That lured our youth divine and unafraid,
But, swarming on some common highway, made
Beaten and smooth, plod onward with blind feet,
And only where the crowded crossways meet
We halt and question, anxious and dismayed.

Yet we cannot escape it. Some we know
Have angered and grown mad, some scornfully laughed,
Yet surely to each lip—to mine, to thine—
Comes with strange scent and acrid, poisonous glow
That cup of life—that dull Circean draught—
That taints us all, and turns the half to swine!

       The following morning seemed to usher in a complete change of destiny for the poet. As he passed the threshold, the sunshine greeted him with an unusual heartiness of warmth, and the great elm before his door, whose vast level fleece and pendent draperies seemed afloat upon the air, invited his eyes coolly and alluringly into its shadowy recesses. The birds sang in their gayest and happiest humor. A few paces on a friend met him with good news. When the long day's toil was over, still under the influence of the morning's first joyous impressions, he made his way into the fields, and as he returned homeward after an hour of easy accord with nature, at peace with all mankind, the following verses formed themselves naturally and almost unconsciously in his mind. I give them exactly as he set them upon paper at the moment of his return:—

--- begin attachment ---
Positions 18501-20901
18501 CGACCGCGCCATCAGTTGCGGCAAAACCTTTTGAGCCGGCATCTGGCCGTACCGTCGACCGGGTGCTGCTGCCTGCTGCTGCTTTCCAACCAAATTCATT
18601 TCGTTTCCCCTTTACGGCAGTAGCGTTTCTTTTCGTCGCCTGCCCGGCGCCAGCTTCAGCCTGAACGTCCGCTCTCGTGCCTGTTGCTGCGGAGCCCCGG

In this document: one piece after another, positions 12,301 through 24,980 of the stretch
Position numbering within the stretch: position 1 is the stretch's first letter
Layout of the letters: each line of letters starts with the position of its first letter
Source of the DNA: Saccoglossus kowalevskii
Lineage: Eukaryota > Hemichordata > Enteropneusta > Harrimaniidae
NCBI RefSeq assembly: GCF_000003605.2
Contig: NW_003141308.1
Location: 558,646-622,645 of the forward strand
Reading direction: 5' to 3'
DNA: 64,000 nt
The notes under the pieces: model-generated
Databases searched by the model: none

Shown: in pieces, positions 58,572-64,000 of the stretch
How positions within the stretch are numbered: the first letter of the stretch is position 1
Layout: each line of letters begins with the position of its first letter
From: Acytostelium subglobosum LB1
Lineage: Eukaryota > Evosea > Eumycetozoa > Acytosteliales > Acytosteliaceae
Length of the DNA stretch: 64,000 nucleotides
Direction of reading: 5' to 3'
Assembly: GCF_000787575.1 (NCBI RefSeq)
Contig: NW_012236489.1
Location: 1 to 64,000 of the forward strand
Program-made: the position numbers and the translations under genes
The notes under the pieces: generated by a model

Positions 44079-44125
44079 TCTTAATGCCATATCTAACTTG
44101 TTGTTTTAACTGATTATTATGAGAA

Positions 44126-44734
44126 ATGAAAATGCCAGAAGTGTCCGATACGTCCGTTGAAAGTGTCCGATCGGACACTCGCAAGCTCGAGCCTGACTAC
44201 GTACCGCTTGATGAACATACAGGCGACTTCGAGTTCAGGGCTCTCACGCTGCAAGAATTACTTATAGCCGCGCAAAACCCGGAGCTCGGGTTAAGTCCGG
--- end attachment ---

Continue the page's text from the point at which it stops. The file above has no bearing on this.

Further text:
I love the warm bare earth and all
              That works and dreams thereon;
       I love the seasons yet to fall;
              I love the moments gone.

       The valleys with the sheaved grain,
              The river smiling bright,
       The merry wind, the rustling rain,
              The vastness of the night.

       I love the morning's flame, the steep
              Where down the vapor clings;
       I love the clouds that float and sleep,
              And every bird that sings.

       I love the masted pines that soar
              Above the mountain villas;
       I love the silent wood whose floor
              Is spread with golden lilies.